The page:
Humanoid Robot HR-2

The HR-2 robot was constructed during a period of three months at Chalmers University in Sweden. It has 22 degrees of freedom which enables it to easily move around imitating human motions. The robot is also equipped with stereovision giving it possibilities to perform hand-eye coordination. For that task an artificial neural network is evolved. Furthermore, the artificial brain is capable of tracking faces as well as recognising them. The HR-2 is also able to speak.


Robots to Save Japanese Culture?

Roboticists at the University of Tokyo and Kawada Industries have made great strides programming complex leg movements in biped humanoid robots with the necessary stability to pull off intricate dance maneuvers. HRP-2, weighing in at 5 feet and 125 pounds, uses a video motion-capture system to record dance lessons replicate them convincingly. In the video below, the robot was able to watch an instructor perform a folk dance called Aizu-Bandaisan and accurately perform it.
Source: Wired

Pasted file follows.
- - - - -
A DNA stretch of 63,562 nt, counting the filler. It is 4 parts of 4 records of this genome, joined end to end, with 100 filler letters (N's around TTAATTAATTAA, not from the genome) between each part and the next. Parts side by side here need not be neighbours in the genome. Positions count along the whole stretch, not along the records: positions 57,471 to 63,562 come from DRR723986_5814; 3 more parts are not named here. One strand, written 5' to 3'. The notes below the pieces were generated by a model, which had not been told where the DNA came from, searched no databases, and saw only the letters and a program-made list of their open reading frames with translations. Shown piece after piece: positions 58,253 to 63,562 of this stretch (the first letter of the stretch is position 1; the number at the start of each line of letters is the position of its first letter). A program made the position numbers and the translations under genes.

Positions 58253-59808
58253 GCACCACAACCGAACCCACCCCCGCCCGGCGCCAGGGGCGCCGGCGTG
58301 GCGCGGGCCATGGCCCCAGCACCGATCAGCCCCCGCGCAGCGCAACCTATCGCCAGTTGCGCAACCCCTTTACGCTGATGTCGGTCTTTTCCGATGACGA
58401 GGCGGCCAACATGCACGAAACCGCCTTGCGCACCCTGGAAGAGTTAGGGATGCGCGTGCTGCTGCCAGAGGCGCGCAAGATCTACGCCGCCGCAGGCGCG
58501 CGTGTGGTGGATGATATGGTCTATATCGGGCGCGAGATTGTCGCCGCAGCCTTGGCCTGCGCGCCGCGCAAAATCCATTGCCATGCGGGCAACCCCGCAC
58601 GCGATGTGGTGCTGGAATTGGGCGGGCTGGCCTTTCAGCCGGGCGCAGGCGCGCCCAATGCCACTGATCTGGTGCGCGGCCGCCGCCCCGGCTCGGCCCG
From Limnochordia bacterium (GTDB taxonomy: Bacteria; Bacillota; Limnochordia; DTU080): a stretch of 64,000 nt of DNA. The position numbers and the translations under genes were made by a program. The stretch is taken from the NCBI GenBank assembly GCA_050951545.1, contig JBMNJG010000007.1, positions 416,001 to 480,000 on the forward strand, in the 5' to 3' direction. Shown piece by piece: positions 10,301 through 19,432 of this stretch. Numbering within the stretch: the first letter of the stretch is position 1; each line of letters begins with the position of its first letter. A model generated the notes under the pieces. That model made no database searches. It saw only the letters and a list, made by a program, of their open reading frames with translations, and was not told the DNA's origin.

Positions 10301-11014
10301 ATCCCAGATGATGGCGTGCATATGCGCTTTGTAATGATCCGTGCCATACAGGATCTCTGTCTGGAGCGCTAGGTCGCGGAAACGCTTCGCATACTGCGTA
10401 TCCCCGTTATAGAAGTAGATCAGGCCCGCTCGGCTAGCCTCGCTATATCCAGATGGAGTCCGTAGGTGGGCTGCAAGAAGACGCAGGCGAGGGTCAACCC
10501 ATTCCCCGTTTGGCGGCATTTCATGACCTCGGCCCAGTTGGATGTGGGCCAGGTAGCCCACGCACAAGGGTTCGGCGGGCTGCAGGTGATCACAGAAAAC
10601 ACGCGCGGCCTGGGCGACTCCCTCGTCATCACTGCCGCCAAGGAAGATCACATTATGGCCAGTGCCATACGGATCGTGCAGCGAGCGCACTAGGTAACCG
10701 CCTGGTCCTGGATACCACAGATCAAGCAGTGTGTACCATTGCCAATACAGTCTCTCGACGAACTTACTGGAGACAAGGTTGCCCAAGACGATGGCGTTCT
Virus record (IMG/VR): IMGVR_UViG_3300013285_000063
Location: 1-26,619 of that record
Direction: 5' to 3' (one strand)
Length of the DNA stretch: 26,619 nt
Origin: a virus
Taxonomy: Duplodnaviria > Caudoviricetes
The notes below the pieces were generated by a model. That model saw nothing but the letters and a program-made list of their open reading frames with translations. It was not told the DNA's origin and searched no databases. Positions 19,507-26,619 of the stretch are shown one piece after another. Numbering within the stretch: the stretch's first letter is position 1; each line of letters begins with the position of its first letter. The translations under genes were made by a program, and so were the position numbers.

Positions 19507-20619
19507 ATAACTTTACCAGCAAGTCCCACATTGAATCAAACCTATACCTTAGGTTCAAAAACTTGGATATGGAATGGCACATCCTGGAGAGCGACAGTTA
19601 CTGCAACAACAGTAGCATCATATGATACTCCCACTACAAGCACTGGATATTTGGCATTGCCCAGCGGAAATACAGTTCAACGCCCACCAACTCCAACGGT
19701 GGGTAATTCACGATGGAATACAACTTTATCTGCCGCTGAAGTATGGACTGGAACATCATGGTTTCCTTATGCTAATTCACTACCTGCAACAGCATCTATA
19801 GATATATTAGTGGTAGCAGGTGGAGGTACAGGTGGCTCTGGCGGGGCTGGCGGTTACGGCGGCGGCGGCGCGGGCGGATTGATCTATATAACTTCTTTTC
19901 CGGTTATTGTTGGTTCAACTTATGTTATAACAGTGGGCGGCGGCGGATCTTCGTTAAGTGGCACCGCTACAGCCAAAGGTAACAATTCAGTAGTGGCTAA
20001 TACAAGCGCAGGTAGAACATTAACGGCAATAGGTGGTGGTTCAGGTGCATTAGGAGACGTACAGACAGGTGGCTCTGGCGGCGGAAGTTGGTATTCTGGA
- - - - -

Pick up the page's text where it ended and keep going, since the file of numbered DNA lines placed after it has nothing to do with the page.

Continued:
Autonomous Vision-based Exploration and Map

This video shows the progress of a robot as it explores a real-world environment. It uses a stereo camera (and no other sensors) to detect obstacles and localize itself. It makes its own decisions about where to go, based on its expectation of the value of visiting any particular location. The environment is an indoor planar lab, about 20m on each side. Hat tip to Simra 

SuperBot Modular Robots

Wei-Min Shen of the University of Southern California’s Information Sciences Institute recently reported to NASA significant progress in developing “SuperBot,” identical modular units that plug into each other to create robots that can stand, crawl, wiggle and even roll. He illustrated his comments with striking video of the system in action, video now posted on line (watch below). Continue reading

Robot Domo Making a Drink

Introduction to Humanoid Robot Domo